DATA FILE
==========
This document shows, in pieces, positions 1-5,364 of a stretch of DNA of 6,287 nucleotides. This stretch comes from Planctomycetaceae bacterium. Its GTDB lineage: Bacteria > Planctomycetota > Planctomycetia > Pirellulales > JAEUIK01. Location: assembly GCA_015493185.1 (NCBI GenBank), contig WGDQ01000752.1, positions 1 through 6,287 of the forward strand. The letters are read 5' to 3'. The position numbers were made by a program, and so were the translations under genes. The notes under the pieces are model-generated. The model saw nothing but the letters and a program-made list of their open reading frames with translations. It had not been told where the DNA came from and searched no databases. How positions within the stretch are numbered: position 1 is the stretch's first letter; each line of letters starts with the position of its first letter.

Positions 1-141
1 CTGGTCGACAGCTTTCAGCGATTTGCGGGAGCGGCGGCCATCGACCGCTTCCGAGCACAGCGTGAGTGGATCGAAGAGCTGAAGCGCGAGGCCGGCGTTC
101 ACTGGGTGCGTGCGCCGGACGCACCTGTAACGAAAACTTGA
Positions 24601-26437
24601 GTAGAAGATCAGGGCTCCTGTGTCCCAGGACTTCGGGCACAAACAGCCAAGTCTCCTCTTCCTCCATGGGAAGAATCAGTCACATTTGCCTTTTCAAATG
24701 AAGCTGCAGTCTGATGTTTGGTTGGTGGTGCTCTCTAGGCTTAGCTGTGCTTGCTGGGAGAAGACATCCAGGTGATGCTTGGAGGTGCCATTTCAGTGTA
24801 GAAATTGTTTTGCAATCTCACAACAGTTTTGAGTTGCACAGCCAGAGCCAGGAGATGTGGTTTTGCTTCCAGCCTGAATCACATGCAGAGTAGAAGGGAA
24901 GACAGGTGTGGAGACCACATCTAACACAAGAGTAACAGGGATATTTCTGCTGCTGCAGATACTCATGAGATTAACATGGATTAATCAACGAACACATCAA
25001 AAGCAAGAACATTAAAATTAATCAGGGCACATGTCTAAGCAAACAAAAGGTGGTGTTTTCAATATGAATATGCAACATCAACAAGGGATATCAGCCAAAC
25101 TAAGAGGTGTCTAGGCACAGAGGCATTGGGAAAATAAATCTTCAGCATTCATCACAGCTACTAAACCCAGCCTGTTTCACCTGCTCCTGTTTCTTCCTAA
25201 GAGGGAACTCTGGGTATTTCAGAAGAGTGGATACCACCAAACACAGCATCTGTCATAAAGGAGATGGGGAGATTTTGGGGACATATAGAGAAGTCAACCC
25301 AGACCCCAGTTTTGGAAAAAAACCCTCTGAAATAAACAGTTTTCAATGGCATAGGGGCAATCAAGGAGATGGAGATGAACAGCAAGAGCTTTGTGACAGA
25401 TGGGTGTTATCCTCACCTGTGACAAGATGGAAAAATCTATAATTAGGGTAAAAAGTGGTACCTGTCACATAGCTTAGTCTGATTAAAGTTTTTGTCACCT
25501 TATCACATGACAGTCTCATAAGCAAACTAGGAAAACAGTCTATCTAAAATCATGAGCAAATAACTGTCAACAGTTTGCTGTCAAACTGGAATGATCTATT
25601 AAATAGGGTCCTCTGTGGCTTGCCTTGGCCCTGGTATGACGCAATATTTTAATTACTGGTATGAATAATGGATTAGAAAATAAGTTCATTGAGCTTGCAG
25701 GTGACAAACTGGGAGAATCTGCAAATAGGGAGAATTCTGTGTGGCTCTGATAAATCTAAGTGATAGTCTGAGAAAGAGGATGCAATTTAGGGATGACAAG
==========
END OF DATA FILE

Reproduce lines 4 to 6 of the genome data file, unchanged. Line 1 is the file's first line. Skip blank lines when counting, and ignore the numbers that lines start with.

101 ACTGGGTGCGTGCGCCGGACGCACCTGTAACGAAAACTTGA
Positions 24601-26437
24601 GTAGAAGATCAGGGCTCCTGTGTCCCAGGACTTCGGGCACAAACAGCCAAGTCTCCTCTTCCTCCATGGGAAGAATCAGTCACATTTGCCTTTTCAAATG